This week the leaders of the I-CAN project are meeting with the project donors, the Social Science and Humanities Research Council [SSHRC] and the International Development Research Centre [IDRC], to finalize details of the project implementation. I-CAN is led by John Galaty of McGill University and in Africa by David Western of the Africa Centre for Conservation [ACC] in Nairobi, Kenya.
I-CAN [International Canopy of Consetrvation] is an ambitious effort involving a host of institutional and NGO partners in Canada, Kenya and Tanzania. These partners are focusing research and development action efforts in eight study areas in the border regions between Kenya and Tanzania. This project addresses the challenge of combining protection of biodiversity with strengthened livelihoods, whether through recognizing local rights over resources, livelihood diversification, or stimulation of a new green, post-oil economy, including tourism. The primary goal of the project is to identify the most effective designs for future community-based conservation programs by examining the impacts of ongoing conservancy experiments on community livelihoods and members’ attitudes and practices towards natural resources. The findings will provide the basis to address critical issues of public policy — at local, national and global levels – regarding the rights and obligations of communities in managing and utilizing the natural resources on which communities depend.
The Kesho Trust is pleased to be part of this initiative. Through our previous work we are directly linked with PALISEP, our local partner based in Enguserosambu village and actively working on the challenges of sustaining both conservation and local livelihoods. Partners from our previous PAPR research initiative, the University of Victoria and the College of African Wildlife Management, are also participating and together with us will focus our research and coordination in the Loliondo study area in support of PALISEP. The participation in I-CAN is widespread and so we also envision extending our network of partners not only in Tanzania through NGO’s such as Sauti Moja and TNRF but also in Kenya.
Taking advantage of the presence of some of our African partners, a meeting was convened at McGill on Monday, September 29th. The meeting included a number of key project participants. Lucy Waruingi from ACC and Joseph Ole Simel from MAPIDO, both from Kenya, were in attendance as were representatives from universities in Montreal and Ottawa. I happened to be in Montreal at the time and was pleased to be able to attend and contribute to the discussion on behalf of both the University of Victoria and Kesho Trust.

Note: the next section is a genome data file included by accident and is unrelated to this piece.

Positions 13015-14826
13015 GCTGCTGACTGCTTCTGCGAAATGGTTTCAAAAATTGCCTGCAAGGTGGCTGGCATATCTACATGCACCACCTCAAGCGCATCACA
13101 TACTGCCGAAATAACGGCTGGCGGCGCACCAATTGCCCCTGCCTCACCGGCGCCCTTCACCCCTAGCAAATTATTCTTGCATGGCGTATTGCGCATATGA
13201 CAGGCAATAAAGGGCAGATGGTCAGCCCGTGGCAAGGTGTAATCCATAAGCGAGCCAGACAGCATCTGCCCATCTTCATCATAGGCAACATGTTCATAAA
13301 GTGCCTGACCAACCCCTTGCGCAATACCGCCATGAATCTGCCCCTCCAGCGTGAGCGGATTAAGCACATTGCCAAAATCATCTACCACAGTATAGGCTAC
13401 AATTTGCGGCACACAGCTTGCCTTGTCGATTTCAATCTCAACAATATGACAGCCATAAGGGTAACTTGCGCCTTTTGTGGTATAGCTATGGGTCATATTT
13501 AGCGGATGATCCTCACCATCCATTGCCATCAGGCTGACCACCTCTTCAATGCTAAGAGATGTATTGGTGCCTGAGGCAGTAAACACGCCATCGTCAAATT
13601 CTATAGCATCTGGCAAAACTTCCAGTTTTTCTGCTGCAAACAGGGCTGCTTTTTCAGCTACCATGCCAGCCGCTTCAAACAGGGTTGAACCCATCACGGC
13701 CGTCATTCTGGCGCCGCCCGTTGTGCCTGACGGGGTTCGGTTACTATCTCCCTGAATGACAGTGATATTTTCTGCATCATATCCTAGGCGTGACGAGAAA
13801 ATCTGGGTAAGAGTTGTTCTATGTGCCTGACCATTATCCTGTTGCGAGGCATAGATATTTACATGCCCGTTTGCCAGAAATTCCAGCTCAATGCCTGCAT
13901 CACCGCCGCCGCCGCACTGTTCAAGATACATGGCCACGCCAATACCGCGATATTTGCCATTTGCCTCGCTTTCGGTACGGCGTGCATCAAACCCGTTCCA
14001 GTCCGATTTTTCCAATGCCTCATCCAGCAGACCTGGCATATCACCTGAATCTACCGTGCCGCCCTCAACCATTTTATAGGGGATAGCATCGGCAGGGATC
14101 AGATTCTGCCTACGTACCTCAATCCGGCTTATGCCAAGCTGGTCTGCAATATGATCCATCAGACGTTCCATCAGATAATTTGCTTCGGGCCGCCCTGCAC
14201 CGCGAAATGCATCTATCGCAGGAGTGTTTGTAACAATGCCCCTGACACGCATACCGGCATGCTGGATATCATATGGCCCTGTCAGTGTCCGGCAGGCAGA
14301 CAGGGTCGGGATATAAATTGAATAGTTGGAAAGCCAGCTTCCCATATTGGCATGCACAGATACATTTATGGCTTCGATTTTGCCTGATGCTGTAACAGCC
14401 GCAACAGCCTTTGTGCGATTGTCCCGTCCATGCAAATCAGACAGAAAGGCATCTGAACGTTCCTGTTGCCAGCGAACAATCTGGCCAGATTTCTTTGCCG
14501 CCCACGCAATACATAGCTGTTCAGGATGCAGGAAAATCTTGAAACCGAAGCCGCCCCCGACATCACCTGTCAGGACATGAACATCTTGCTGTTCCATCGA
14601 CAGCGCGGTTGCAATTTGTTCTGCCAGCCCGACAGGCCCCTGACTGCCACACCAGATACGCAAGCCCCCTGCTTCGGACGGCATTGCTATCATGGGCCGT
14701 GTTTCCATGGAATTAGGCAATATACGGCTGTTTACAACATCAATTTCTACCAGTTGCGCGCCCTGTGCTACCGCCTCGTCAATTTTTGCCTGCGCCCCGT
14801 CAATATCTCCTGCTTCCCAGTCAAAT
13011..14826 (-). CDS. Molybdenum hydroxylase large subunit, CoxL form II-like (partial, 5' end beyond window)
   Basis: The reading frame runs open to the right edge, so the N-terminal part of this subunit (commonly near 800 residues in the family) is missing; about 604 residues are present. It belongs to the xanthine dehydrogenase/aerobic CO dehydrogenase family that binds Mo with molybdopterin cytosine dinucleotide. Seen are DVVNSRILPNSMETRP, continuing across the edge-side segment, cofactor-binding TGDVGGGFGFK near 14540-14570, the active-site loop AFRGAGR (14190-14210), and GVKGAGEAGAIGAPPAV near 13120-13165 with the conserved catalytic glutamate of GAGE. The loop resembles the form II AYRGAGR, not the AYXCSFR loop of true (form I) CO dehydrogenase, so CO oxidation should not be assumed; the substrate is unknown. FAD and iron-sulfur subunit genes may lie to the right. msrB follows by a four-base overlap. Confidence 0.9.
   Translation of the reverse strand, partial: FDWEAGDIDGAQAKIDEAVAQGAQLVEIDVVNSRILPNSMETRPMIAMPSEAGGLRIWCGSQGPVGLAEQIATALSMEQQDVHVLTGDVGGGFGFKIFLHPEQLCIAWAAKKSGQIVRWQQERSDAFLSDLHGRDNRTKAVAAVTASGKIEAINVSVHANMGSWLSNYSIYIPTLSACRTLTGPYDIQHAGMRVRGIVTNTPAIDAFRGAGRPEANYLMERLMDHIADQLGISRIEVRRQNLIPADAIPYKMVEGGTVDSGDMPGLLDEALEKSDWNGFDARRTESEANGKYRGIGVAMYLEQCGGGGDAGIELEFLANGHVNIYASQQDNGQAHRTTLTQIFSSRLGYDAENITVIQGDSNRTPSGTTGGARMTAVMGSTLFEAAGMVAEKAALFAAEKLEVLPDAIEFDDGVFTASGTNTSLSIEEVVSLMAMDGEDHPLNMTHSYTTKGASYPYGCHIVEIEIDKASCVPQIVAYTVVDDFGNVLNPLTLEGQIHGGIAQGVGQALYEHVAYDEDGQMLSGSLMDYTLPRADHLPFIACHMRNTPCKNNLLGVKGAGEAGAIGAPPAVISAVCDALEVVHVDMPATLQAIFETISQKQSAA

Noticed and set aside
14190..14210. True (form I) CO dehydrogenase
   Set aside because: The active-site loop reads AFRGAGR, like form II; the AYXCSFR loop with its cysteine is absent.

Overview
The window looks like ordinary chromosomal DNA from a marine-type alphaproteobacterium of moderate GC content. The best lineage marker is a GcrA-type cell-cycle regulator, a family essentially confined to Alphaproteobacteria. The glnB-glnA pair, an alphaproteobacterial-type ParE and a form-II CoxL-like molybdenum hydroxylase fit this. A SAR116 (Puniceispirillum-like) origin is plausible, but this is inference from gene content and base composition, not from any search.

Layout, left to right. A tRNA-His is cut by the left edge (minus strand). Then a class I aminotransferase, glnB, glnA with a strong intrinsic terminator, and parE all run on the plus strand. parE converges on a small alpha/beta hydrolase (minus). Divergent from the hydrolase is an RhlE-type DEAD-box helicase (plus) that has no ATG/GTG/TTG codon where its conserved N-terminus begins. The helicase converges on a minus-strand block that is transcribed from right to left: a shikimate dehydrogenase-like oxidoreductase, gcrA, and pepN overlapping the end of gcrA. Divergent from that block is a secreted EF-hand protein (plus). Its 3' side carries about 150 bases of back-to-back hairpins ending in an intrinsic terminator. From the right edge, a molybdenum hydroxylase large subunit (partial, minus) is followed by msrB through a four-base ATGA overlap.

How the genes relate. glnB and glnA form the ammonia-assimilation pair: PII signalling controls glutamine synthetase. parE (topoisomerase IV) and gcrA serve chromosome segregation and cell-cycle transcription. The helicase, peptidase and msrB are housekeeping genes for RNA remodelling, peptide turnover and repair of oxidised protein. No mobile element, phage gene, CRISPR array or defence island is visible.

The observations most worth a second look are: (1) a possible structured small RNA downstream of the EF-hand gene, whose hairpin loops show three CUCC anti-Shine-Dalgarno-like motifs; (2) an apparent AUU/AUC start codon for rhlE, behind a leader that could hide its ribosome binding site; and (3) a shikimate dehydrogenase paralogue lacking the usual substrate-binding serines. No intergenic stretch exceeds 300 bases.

A significant outcome of the meeting set the project process in motion. It was agreed that a key group of Canadian based Co-Applicants would formulate a research process framework by the end of October that would then be circulated for review and assessment. It would then serve as the basis for a meeting of African partners tentatively scheduled for late November or early December. Meeting participants discussed aspects of the research process and proposed short term priorities including a comprehensive overview of the issues in the study region along with some key elements of needed baseline surveys in the areas of: active stakeholders; livelihood activities; attitudes to conservation and livelihood strategies; and the policy context. These ideas will be worked through in more depth as part of the research process framework now under development.
Discussion also identified a short term priority for the development of a project website which would present a public profile of the project and at the same time have an internal function for communications, information sharing and date storage for project participants. ACC has experience with such mechanisms and will lead in the establishment of the site.
Kesho Trust’s role in the I-CAN will develop in response to the project’s structures and processes but the focus will be in working with our partner PALISEP in the Loliondo study area and supporting the research and development agenda we have been planning with them to date.
We will maintain regular updates on our website, through our newsletters and this journal. Please sign up to receive our newsletter so that you can stay up to date on progress within I-CAN as well as our other activities.